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To Intensify Your Workout, Make Walking an Uphill Battle

May 24, 1999|KATHY SMITH

I made a recent trip to the mailbag and selected three questions for this week's column:

* Leslie Stevens of Los Angeles, asked: "How do I maximize my walking workouts?"

Head for the hills! I can't say enough about how much walking hills, or increasing the incline level on a treadmill, intensifies a walking workout. Not only do hills make for more challenging cardiovascular exercise, they also shape your legs and buttocks like you wouldn't believe. I'm lucky to live in a place where there's tons of great hilly walking to be done, right in our backyard. (A few of my favorite walking spots are in Will Rogers State Park and Temescal Canyon.)

And if you want to create your own hill workout on a treadmill, try this: After a five-minute warmup increase the incline level by 2 percentage points every two minutes until you max out at 12%. Then do it in reverse, decreasing the incline by 2 percentage points until you reach the flatlands and walk for five minutes, until your heart rate recovers.

I also recently discovered the Power Belt, one of the only effective walking-related exercise tools I've found. It's essentially a belt with handles that are attached to retractable cords, which you can set to different resistance levels. It doesn't disrupt my walking stride at all, and I get a great upper-body workout while I walk. (The Power Belt, made by Inergi Fitness, costs less than $50 and is available at stores like Target.)

For the Record
Los Angeles Times Monday August 30, 1999 Home Edition Health Part S Page 3 View Desk 2 inches; 64 words Type of Material: Correction
Kathy Smith--In the Kathy Smith column in the May 24 edition of Health, Smith recommended a walking-related fitness product called the Power Belt. The Times recently learned that before publication of the May 24 column, Smith appeared on an instructional video for the Power Belt, endorsing the product, which was sold over the Internet shortly after her column was published. This business relationship violates The Times' conflict of interest policy.


George McGuinness of Burbank asked: "I recently added swimming to my aerobic exercise routine (I also run) but wonder how much of each I should be doing. Also, as much as I love swimming, it really dries out my skin. Do you have any moisturizing products you'd recommend?"

Sounds to me like you've found an ideal cross-training combination. Running is great aerobic exercise, but it really pounds your joints. Swimming, on the other hand, is the most joint-friendly exercise you can do. And it's so relaxing that it really complements running. I'd suggest that you aim to do each twice a week, alternating between the two.

As for your dry skin, this is one of my biggest complaints about swimming. As much as I look forward to this time of year when I swim as part of my exercise routine, it wreaks havoc on my skin, hair and eyes. Over the years, I've found a couple of things that help. For dry skin, you might try a cream instead of a lotion. I like Eucerin Dry Skin Therapy Moisturizing Cream--it's unscented and does a great job of keeping my skin moisturized. After swimming, I also rinse the chlorine off my skin and then immediately slather on Palmer's Cocoa Butter formula with Vitamin E to lock in moisture.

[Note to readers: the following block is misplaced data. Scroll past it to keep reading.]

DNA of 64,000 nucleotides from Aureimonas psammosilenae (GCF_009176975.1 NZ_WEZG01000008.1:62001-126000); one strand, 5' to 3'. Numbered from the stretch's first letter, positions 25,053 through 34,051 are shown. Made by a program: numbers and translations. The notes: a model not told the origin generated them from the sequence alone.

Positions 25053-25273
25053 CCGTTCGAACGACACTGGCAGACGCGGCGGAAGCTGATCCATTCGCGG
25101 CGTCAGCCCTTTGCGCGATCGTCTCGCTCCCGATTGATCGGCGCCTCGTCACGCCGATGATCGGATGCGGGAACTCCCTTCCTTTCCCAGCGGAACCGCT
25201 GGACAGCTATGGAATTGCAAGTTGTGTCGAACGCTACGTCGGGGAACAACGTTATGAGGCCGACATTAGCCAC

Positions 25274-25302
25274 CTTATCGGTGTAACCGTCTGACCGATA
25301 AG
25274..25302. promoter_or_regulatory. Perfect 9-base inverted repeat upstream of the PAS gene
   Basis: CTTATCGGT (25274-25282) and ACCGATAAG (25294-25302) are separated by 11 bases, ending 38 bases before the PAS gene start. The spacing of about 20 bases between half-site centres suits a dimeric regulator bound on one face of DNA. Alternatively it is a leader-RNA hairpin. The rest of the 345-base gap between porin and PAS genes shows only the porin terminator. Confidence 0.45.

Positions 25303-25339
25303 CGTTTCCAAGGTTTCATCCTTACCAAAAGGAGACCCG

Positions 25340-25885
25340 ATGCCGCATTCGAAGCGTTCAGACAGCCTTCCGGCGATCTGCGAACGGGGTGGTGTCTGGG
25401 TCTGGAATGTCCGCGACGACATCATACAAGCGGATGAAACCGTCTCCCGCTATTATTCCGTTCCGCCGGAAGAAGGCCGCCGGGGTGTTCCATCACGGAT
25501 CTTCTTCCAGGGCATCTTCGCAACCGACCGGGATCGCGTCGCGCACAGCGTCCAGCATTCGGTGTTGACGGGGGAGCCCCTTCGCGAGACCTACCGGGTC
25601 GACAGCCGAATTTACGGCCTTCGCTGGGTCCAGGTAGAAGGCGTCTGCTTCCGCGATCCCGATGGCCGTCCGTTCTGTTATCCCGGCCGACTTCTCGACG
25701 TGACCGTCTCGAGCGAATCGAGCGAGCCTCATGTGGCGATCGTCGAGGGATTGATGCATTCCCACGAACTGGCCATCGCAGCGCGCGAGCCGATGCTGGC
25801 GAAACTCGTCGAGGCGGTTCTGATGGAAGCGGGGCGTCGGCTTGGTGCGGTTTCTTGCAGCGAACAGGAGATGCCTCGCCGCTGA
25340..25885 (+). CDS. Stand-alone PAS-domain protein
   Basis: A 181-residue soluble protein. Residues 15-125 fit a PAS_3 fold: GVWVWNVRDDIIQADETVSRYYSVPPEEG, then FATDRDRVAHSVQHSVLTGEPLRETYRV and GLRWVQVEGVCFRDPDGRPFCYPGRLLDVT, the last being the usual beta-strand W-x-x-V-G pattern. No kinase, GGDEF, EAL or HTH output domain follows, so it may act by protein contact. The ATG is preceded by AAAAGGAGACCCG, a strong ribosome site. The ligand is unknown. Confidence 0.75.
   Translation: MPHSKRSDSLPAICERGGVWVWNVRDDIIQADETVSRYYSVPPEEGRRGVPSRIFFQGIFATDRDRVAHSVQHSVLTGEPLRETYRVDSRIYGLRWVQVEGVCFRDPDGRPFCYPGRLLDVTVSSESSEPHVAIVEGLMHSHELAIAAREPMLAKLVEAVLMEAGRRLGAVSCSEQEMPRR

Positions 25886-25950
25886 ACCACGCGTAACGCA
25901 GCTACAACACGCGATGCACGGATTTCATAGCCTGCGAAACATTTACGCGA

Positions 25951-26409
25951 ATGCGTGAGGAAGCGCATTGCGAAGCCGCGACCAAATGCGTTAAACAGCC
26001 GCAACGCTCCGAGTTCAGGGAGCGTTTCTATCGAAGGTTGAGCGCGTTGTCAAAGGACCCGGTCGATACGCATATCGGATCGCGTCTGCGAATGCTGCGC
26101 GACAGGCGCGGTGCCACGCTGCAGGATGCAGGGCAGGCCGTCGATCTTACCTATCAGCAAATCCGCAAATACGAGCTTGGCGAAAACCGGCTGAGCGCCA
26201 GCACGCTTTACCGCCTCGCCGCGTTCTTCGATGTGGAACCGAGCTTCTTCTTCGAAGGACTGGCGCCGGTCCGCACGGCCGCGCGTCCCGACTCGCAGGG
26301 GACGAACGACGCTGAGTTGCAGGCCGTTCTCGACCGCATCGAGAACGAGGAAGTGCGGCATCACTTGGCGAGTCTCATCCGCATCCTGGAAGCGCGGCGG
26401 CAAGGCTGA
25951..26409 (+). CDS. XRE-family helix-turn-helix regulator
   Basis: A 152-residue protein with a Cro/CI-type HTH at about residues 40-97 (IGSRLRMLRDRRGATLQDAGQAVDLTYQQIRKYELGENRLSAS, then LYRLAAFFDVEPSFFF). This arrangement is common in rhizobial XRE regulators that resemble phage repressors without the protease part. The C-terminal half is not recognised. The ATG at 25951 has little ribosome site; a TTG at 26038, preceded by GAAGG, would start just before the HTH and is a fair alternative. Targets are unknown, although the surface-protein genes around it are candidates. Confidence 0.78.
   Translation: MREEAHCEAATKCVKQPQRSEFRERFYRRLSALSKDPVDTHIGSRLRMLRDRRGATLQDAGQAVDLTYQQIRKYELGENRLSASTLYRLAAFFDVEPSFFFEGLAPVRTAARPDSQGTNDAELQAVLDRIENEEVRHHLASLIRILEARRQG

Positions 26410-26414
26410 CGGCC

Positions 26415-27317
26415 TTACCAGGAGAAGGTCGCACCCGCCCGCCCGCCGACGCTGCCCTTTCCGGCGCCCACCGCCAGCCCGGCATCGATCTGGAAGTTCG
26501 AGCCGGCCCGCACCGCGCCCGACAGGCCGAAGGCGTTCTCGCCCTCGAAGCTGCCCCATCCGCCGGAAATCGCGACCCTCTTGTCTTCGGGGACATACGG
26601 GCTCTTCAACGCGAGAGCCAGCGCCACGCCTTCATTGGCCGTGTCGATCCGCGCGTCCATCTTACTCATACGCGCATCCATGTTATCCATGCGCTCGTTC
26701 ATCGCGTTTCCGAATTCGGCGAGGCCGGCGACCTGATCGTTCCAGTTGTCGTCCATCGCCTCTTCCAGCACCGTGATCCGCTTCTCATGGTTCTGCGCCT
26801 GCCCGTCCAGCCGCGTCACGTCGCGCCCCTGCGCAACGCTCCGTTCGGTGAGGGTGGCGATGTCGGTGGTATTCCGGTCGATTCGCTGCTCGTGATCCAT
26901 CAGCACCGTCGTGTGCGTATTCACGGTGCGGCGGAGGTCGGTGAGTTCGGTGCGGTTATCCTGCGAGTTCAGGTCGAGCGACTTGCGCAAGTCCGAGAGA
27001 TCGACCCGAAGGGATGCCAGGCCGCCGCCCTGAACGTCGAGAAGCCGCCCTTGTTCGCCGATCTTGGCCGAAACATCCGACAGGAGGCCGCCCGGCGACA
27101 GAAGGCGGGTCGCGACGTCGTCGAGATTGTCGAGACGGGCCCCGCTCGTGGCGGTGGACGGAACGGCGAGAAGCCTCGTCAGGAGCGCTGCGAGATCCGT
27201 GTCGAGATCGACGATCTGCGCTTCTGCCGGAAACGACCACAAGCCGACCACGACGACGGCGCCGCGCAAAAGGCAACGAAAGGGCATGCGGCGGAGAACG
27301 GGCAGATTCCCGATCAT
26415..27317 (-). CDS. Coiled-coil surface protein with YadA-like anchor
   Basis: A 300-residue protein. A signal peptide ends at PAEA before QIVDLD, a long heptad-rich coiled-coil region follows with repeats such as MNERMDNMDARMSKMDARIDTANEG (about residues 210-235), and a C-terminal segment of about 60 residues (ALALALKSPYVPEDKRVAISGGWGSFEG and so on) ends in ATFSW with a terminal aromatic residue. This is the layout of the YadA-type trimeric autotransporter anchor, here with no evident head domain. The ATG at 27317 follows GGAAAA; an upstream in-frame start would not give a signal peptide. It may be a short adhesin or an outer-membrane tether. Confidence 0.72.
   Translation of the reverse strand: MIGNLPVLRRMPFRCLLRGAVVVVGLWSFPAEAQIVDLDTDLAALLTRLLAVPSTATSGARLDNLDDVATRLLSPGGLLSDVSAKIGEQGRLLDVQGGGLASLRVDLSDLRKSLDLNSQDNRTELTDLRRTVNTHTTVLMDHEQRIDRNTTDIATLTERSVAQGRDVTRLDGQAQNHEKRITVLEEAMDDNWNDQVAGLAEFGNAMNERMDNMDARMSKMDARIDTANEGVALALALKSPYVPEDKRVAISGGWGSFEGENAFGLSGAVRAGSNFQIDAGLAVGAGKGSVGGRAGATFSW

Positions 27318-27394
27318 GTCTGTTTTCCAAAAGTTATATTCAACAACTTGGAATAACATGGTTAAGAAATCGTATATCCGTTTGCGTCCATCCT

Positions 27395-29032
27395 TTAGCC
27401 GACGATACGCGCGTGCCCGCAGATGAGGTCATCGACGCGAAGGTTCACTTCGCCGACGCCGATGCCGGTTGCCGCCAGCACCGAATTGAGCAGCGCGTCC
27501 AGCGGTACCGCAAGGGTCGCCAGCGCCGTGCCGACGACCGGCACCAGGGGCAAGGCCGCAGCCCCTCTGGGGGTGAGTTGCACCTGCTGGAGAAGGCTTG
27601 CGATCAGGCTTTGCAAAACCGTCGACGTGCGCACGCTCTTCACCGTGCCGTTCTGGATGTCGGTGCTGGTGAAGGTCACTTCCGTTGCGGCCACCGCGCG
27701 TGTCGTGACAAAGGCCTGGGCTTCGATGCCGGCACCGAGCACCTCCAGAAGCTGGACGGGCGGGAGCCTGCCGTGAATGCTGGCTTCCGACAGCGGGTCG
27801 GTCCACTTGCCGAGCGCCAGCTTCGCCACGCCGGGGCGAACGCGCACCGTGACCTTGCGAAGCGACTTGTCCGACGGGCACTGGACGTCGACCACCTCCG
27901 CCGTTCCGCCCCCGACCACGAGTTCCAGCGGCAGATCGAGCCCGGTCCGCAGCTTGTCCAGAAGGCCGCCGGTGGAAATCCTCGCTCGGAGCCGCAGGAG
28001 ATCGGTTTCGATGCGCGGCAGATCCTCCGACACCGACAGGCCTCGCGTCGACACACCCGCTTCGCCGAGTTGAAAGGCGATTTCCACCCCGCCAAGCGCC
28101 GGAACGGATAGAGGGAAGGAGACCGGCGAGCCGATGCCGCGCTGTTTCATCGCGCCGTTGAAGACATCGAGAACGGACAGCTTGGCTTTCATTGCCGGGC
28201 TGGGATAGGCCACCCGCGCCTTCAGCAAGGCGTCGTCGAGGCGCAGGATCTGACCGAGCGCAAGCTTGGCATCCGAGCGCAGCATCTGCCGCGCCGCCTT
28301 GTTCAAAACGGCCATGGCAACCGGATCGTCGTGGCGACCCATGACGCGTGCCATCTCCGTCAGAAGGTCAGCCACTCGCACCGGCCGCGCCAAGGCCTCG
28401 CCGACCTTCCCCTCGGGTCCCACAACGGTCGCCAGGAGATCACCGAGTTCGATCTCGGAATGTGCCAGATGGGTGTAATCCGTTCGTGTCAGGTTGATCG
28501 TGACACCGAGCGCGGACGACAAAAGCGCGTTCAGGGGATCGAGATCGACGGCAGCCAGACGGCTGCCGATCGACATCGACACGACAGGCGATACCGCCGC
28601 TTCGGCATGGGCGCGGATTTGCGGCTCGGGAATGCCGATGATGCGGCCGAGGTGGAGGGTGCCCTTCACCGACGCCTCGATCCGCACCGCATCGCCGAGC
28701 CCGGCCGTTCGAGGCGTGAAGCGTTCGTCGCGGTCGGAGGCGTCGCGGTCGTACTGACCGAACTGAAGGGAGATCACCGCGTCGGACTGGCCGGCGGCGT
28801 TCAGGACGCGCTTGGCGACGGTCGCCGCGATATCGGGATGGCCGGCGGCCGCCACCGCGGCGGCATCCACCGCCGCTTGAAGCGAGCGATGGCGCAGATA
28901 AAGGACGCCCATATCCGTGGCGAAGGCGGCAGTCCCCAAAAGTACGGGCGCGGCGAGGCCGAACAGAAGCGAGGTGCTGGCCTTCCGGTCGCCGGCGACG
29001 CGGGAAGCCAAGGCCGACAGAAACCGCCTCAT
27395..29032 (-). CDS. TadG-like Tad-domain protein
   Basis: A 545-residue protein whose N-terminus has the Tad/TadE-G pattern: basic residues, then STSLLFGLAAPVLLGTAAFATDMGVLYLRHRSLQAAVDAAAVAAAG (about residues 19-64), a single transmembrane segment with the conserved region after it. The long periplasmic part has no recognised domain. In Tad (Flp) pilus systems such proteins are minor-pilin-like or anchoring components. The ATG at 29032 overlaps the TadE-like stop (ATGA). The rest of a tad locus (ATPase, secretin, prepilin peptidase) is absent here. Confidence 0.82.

To protect my hair, I put conditioner on it before I put on my swimming cap. I also occasionally use a special shampoo like Ultra Swim or Aveda's Hair Detoxifier, which help get the chlorine out. As for the best way to prevent the dreaded red, burning eyes, wearing a snug-fitting pair of goggles is your best bet. I like the way Barracuda's fit because the foam padding around the eyes is comfortable and really keeps the water out.


Carmella Turincio of Rowland Heights asked: "Do you know if there are different levels--beginning, intermediate and advanced--of the hot new Tae-Bo workout? And when I do this kind of workout, what kind of shoes should I wear?"

Seems like everyone's talking about Tae-Bo these days! Tae-Bo, a combination of kick boxing and taekwondo, is a trademarked workout that is offered only at Billy Blanks' studio in Sherman Oaks. However, kick boxing is one of the hottest workout trends from coast to coast. I urge all novice kick boxers to be very careful when they start.

Here are some things to keep in mind. Arrive at class early so you can get a spot where you can see the instructor clearly. Watch carefully what he or she does during each move so you learn to do the workout safely. The combinations of energetic kicks and punches, combined with intense cardio work, could lead to injury. In fact, for the first six to eight weeks that you take kick boxing, don't fully extend your arms and legs during kicks and punches. Kicking above knee level can pull hamstrings and injure your back, and you shouldn't spend more than 20 minutes per class kicking. Even doing a kick boxing workout at 50% intensity will still make you sweat.

I know that sounds like cheating, but, trust me, even at half-effort you'll get a great workout. As for the shoes, I can suggest basketball shoes. They have a smooth sole, provide plenty of lateral support and protect the ankles.

Thanks to all my correspondents. Keep those cards and letters coming.


Copyright 1999 by Kathy Smith

Kathy Smith's fitness column appears weekly in Health. Reader questions are welcome and can be sent to Kathy Smith, Health, Los Angeles Times, Times Mirror Square, Los Angeles, CA 90053. If your question is selected, you will receive a free copy of her new video, "Kickboxing Workout." Please include your name, address and a daytime phone number with your question.

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